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Over the millions of years that Seychelles lay isolated and undiscovered, a unique flora and fauna evolved. Birds and plants found nowhere else on earth have survived to the modern age and continue to thrive thanks to enlightened attitudes which have resulted in more than 50% of the land mass being set aside as nature reserves, National Parks and protected areas, including the UNESCO World Heritage Site of the Vallee de Mai, in Praslin. Seventy-five plants are found in the granite islands and nowhere else on earth with a further twenty-six endemic plants confined to the Aldabra Group. The unique land birds also include many found only in Seychelles including the last flightless bird of the Indian Ocean, the Aldabra Rail and the enigmatic Seychelles Scops Owl, found only on Mahé. Reptiles include by far the world's largest population of Giant Tortoises. Pristine reefs host a huge range of fish (over 1,000 species recorded), corals and other marine life forms. Seychelles is the ultimate wildlife paradise.

The Seychelles islands enjoy a pleasant tropical climate year round, situated outside the cyclone belt there are no extreme of weather. The temperature seldom drops below 24 degrees or rises above 33 degrees centigrade. Globally changing climatic conditions however, make it difficult to predict exact weather patterns. However, the Seychelles' weather patterns are influenced by the two main trade winds which shift twice a year. During May to October the south-east trade wind blows, leading to relatively cooler, drier and windier conditions, with July and August usually being the driest months of the year. In November the wind shifts into a pre-north west condition, when the temperature warms up and winds being generally light and variable. During December to March the north-west trade blows, causing the relatively wetter season (especially in December and January), the sea is generally calm and the weather warm and humid. The calmest and warmest period of the year is in April and the trade winds again change direction. The table below is a summary of statistical averages for the Seychelles International Airport from 1972 to 2010. (Courtesy of the Seychelles Meteorological Services). For more detailed weather information, please visit the Seychelles Meteorological Services official website.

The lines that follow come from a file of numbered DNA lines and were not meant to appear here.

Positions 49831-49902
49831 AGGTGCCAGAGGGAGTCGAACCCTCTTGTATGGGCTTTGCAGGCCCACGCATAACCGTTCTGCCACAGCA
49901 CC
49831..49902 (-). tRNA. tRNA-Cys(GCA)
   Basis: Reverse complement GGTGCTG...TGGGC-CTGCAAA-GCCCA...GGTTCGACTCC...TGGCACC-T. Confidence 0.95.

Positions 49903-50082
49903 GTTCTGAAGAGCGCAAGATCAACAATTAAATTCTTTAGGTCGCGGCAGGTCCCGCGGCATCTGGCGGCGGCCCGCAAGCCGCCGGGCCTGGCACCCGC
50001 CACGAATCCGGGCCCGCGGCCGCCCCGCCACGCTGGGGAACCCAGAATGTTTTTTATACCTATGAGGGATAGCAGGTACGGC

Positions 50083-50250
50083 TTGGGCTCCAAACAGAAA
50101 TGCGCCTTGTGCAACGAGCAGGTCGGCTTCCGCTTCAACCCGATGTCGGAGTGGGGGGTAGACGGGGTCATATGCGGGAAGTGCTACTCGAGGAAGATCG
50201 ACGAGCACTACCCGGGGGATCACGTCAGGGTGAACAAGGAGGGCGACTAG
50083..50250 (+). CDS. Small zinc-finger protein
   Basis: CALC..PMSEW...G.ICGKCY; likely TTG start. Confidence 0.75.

The Islands
Of the 115 islands in the Seychelles archipelago, 41 inner islands are granitic and 74 are the low-lying coral islands.

Inner Islands